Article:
Where There's Smoke *
There's sure to be a heated debate on lighting design
Fred A. Bernstein -- Interior Design, 4/1/2004 12:00:00 AM
When Ali Tayar was designing the back room at Pop Burger in New York's meatpacking district, he came up with an intriguing lighting idea: Spotlights would emanate from random points in the ceiling to form a line of circles across the oak-plank bar. This would create the desired effect, however, only if the beams of light could be seen converging on the bar at different angles.
That required smoke.
"In a smoke-free environment, you see the source of the light and the end point, but you can't connect the two," says Tayar, whose Parallel Design worked with lighting consultant Attila Uysal on the project.
With smoking banned in cities on both coasts and an increasing number in between, designers of bars and restaurants have had to adapt to the loss of a design element. "Smoke reinforces intimacy," says John Powell, principal of Light Time in Space. A smoke-filled room, he adds, never feels empty.
Powell himself quit smoking 20 years ago, but he continued designing lighting for restaurants when smoking was still permitted. "You put point spots up at the ceiling to illuminate the smoke that gathered there," he says. "And down-lights powerful enough to cut through the smoke to illuminate the tables."
Tihany Design's Adam Tihany, who grew up in Israel, admits to feeling "nostalgia for the days when smoke-filled was a positive description of a room." In the cafés of his youth, he says, "The atmosphere was tangible." Now, when people see smoke in a restaurant, they're alarmed.
Not all has been lost, though. Strategically arranged, Powell says, fixtures can create a cloud effect: "When there isn't a cloud of smoke, a cloud of light will do the trick."
Fixtures can also be lower, subtler. At Evoo, a restaurant in Somerville, Massachusetts, he shrouded sconces in spirals of stainless-steel mesh and placed them at a height of 81/2 feet. "You can decrease the intensity of the bulbs and bring them closer to people," he explains.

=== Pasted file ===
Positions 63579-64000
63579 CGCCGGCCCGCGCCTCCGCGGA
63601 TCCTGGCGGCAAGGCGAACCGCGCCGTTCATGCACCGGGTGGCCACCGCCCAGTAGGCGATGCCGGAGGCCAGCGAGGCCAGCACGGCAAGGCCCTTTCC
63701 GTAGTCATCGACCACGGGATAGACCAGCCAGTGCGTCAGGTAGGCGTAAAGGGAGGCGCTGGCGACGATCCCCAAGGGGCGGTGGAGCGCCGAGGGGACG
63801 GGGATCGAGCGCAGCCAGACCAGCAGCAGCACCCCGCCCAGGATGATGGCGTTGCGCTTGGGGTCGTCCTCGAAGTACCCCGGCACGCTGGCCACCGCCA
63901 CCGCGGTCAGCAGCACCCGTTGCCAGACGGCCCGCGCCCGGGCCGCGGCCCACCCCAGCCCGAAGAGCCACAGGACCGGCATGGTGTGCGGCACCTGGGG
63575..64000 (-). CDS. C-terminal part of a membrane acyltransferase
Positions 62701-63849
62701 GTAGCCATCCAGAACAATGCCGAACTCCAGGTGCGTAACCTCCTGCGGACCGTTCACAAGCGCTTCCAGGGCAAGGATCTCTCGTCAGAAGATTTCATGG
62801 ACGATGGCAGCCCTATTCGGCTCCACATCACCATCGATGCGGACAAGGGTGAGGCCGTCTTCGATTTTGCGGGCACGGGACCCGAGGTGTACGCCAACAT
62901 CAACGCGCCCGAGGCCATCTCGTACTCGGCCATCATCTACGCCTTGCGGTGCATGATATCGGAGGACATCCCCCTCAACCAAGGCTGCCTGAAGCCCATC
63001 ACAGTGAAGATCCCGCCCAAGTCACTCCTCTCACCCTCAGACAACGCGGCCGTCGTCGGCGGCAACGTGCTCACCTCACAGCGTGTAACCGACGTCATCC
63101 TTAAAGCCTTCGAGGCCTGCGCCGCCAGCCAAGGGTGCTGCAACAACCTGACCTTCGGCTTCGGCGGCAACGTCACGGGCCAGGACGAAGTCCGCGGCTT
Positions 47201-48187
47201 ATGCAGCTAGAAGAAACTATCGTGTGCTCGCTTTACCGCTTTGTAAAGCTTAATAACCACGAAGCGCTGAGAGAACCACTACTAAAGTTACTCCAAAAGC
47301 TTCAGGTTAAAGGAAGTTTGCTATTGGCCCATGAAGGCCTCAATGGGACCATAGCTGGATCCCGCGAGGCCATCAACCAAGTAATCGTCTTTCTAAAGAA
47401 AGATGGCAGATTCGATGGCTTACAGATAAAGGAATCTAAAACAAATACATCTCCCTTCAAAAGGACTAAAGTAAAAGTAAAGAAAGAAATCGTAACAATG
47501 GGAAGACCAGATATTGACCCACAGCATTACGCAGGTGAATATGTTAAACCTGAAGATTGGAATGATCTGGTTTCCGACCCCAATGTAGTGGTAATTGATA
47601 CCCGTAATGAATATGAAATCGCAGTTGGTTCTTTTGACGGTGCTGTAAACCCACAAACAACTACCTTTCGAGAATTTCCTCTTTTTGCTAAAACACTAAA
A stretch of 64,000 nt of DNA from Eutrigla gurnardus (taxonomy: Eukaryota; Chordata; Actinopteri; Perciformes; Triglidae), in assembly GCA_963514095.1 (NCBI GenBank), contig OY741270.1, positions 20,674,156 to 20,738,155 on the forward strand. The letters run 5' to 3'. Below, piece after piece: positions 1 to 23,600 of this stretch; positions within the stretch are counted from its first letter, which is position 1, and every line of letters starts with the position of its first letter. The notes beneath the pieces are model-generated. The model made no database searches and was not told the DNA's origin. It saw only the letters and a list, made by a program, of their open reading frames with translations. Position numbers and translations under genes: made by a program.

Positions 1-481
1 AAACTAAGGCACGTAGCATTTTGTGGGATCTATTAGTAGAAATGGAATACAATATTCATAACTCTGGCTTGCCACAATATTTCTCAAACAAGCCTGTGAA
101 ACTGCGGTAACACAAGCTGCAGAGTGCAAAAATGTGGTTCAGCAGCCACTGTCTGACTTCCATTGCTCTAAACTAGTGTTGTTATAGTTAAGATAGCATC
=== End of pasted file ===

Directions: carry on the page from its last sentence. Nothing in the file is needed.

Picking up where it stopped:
In the old days, he points out, you couldn't use mesh, because it became clogged with residue from smoking. Today, he chooses materials for overhead fixtures without worrying that they'll get dirty in short order. "No smoke, less dust, more edge," he says.
The namesake principal of Robert D. Henry Architects was a student in Paris in the 1970's, when smoke in bars was so thick, he recalls, "You could scrape a layer off the walls." But the memory is a fond one. "Those were the days," he says, "and smoke was part of them."
For the Potion Lounge on New York's Upper West Side, Henry designed thin glass partitions filled with water. "The movement, the bubbles, creates the same ethereal quality as smoke," he says, adding that there's a reason that theatrical designers work with smoke machines.
Tihany considered using a FogScreen for an as-yet-unnamed restaurant at the MGM Grand hotel in Las Vegas. A Finnish product that he was studying, it would have allowed him to create a wall of mist on which light is projected—a clean, confined analogue to a smoke-filled room.
A cigar smoker, Tihany doesn't miss smoking in restaurants. For one thing, he says, back when there were smoking and no-smoking sections, he had to keep them separate with partitions. Now, rooms can be more open.
In addition, smoking requires massive air-handling equipment. "Sure, smoke adds atmosphere, but who wants to come home smelling like an ashtray?" asks Michael Poris. (His firm, McIntosh Poris Associates, designed the Panacea nightclub in Detroit, where smoking is allowed.)
Spice Market, the Jean-Georges Vongerichten restaurant that Jacques Garcia just completed in New York's meatpacking district, feels like a casbah. It's atmospheric—but of course not at all smoky. Michael Chambers, the project architect, says he doesn't mind the clear air. "It wasn't smoke that added the atmosphere," he opines of restaurants past, "but the sight of an attractive woman smoking."
Tayar, a nonsmoker, continues to express regrets about the ban on smoking. Hired to design a Manhattan restaurant before the prohibition went into effect, he spent three months creating special cast-aluminum ashtrays, reminiscent of machine parts from the industrial age. By the time the place was finished, though, there was no longer a need for the ashtrays. Tayar couldn't even give them away as gifts, he laments: "People would look at one and cough, cough, cough as if to say, 'Are you trying to kill me?' I started calling it a paperweight."
The way we lived then, Europe in the 1950's.
The cast-aluminum ashtrays he designed for a nearby restaurant.
At the Potion Lounge in New York, architect Robert D. Henry compensated for the lack of smoke's ethereality by installing compact fluorescents at the ceiling.
John Powell designed sconces of stainless-steel mesh for Evoo, a restaurant in Somerville, Massachusetts. "If smoking were still legal," he says, "they would be filthy in minutes."
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